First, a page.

Instagram.com/lesechoir_mulhouse (External link)

Cité de l’Automobile

Mention Mulhouse to anyone who’s been there and the words Car Museum are sure to crop up. But I promise you, nothing prepares you for the sheer and utter fabulousness of the Cité de l’Automobile, the world’s biggest car museum. From the minute you walk through the grand entrance with its suspended futuristic cars to the “streets” full of cars including two priceless Bugatti Royales, this place is attention grabbing in the extreme. I loved the private track where you can rent a classic car. I drove a Ferrari 458 Italia, a gleaming beast. When I pushed the button to start the engine, the roar made my hair stand on end. More than 400 cars, every single one of them is a classic, a huge collection of children’s cars, a petit train ride and heaps more. This is one museum you will never forget.
www.citedelautomobile.com (External link)

Cité du Train

You don’t have to be a train spotter to get steamed up about this extraordinary museum. 60000 m² of space contains a vast collection of original trains dating from the beginning of French rail travel in 1844 to the beginning of the TGV era. Each exhibit is around 25m long and the average weight is a mind boggling 80 tons. Be wowed by Napoleon III’s elegantly decorated coach, swanky Orient Express carriages complete with mannequins of Hercule Poirot and possible murderers of course. It’s an innovative display with video, sound and exhibits you can climb in and out of. I loved riding round the museum in a petit train, riding around the outdoor space on a miniature train and even driving a diesel engine on the museum’s private track. At the end of this visit, I decided I wanted to be a train driver when I grow up!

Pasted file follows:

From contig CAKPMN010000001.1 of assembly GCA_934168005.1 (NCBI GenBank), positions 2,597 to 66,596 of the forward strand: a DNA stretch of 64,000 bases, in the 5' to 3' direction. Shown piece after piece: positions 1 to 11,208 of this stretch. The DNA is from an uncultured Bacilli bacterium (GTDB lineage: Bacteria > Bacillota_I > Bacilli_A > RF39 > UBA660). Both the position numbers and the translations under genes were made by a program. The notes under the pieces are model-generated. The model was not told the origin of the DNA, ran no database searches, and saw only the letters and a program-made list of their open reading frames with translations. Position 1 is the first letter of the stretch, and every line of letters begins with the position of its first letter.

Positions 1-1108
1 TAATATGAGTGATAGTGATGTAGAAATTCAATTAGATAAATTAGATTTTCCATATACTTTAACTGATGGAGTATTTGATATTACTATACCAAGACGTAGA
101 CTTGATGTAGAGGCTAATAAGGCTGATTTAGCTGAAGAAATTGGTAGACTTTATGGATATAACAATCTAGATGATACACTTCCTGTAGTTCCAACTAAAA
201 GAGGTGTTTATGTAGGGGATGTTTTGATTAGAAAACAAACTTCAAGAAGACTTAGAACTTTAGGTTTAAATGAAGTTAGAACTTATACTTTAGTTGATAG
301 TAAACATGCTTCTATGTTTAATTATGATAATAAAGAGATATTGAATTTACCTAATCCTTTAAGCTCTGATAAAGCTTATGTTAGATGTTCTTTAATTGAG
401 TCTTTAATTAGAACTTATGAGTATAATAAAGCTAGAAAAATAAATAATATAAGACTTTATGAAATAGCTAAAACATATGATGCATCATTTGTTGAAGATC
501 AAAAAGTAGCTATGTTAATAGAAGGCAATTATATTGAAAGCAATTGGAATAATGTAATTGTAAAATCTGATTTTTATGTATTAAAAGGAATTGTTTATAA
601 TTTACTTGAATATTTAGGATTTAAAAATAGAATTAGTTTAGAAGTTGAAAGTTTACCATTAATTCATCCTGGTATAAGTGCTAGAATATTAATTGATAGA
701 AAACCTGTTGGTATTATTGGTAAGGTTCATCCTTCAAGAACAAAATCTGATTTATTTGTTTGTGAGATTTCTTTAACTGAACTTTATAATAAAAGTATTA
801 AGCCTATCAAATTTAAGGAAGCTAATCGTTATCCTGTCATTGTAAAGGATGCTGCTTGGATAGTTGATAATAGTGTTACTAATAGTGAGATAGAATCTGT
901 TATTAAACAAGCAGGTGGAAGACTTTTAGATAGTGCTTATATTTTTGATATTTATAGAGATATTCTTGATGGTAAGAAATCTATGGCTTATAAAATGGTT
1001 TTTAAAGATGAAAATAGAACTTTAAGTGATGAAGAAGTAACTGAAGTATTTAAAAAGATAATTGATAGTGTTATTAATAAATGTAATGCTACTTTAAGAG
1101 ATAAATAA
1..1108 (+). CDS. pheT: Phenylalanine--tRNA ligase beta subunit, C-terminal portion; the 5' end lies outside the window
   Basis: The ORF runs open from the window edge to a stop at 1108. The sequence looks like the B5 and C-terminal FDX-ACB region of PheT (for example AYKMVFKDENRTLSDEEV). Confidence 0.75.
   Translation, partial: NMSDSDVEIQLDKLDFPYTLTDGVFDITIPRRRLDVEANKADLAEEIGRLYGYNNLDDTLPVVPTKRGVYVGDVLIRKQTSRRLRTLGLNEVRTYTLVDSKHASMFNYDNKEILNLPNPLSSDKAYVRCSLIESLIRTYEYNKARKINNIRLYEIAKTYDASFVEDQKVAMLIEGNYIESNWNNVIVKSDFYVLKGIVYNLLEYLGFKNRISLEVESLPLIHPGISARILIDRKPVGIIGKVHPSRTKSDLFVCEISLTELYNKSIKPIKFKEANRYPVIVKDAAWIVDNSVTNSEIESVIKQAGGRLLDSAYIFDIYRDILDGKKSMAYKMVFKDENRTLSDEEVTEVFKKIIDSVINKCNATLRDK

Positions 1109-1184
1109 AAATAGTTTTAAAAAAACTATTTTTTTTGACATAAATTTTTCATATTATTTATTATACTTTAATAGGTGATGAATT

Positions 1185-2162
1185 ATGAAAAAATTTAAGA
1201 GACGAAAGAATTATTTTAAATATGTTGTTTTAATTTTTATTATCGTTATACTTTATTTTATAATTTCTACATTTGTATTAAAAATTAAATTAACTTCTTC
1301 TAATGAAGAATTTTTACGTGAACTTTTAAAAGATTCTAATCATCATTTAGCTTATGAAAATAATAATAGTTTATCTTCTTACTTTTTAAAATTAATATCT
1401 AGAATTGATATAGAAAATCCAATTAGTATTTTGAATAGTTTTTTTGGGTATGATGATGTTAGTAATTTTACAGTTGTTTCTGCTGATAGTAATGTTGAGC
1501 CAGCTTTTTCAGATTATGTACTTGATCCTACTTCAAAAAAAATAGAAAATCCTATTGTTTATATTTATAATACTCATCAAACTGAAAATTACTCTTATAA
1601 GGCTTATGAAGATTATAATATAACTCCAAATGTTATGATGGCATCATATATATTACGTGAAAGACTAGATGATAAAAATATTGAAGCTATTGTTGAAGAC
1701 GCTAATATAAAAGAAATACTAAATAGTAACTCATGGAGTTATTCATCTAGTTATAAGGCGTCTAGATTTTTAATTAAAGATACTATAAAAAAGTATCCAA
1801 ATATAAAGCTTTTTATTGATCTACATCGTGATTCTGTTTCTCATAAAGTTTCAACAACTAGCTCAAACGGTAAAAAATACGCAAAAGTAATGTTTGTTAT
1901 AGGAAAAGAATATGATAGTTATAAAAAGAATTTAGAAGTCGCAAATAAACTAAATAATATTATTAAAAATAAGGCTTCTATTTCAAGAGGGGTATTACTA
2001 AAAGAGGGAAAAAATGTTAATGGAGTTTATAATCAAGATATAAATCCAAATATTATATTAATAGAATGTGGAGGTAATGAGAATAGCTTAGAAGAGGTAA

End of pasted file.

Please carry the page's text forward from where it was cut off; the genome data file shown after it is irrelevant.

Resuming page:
www.citedutrain.com (External link)

Designs on shops

Art is everywhere in Mulhouse and there are several shops which proactively support and promote the work of resident artists. La Vitrine Volante is a pop-up boutique which showcases regional and local designers and literally pops up in different parts of the city at different times (check at the tourist office for details). Clothing including some seriously covetable T-shirts, accessories, decorations and tableware. It’s the sort of shop you can spend hours browsing in – part gallery/part store, there’s a lot to fall in love with. Not far away, Le Bocal is another outlet for artists which focuses on homeware and showcases work by artists from Motoco. You can also buy works of art by Motoco’s artists at the tourist office.
old-school.fr (External link)
Facebook.com/LE-BOCAL (External link)

Designs on restaurants